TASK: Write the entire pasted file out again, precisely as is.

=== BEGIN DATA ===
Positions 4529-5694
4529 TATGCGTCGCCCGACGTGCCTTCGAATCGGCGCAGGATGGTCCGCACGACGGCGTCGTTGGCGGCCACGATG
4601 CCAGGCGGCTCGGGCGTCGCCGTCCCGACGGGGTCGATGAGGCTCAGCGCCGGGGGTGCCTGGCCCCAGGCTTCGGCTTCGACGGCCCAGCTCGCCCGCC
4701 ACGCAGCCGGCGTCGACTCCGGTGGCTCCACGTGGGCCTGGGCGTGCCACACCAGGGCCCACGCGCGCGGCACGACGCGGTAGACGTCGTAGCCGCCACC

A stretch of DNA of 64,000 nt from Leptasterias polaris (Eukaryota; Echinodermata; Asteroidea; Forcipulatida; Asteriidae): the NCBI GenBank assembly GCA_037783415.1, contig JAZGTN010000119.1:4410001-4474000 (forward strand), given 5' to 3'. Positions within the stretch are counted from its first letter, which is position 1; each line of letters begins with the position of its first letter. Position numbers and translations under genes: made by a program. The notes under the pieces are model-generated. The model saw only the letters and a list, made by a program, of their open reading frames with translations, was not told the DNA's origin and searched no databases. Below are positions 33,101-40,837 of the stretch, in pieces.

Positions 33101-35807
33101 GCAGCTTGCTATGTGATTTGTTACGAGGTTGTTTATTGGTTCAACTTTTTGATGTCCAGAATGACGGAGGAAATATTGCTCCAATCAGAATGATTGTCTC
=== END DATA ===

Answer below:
Positions 4529-5694
4529 TATGCGTCGCCCGACGTGCCTTCGAATCGGCGCAGGATGGTCCGCACGACGGCGTCGTTGGCGGCCACGATG
4601 CCAGGCGGCTCGGGCGTCGCCGTCCCGACGGGGTCGATGAGGCTCAGCGCCGGGGGTGCCTGGCCCCAGGCTTCGGCTTCGACGGCCCAGCTCGCCCGCC
4701 ACGCAGCCGGCGTCGACTCCGGTGGCTCCACGTGGGCCTGGGCGTGCCACACCAGGGCCCACGCGCGCGGCACGACGCGGTAGACGTCGTAGCCGCCACC

A stretch of DNA of 64,000 nt from Leptasterias polaris (Eukaryota; Echinodermata; Asteroidea; Forcipulatida; Asteriidae): the NCBI GenBank assembly GCA_037783415.1, contig JAZGTN010000119.1:4410001-4474000 (forward strand), given 5' to 3'. Positions within the stretch are counted from its first letter, which is position 1; each line of letters begins with the position of its first letter. Position numbers and translations under genes: made by a program. The notes under the pieces are model-generated. The model saw only the letters and a list, made by a program, of their open reading frames with translations, was not told the DNA's origin and searched no databases. Below are positions 33,101-40,837 of the stretch, in pieces.

Positions 33101-35807
33101 GCAGCTTGCTATGTGATTTGTTACGAGGTTGTTTATTGGTTCAACTTTTTGATGTCCAGAATGACGGAGGAAATATTGCTCCAATCAGAATGATTGTCTC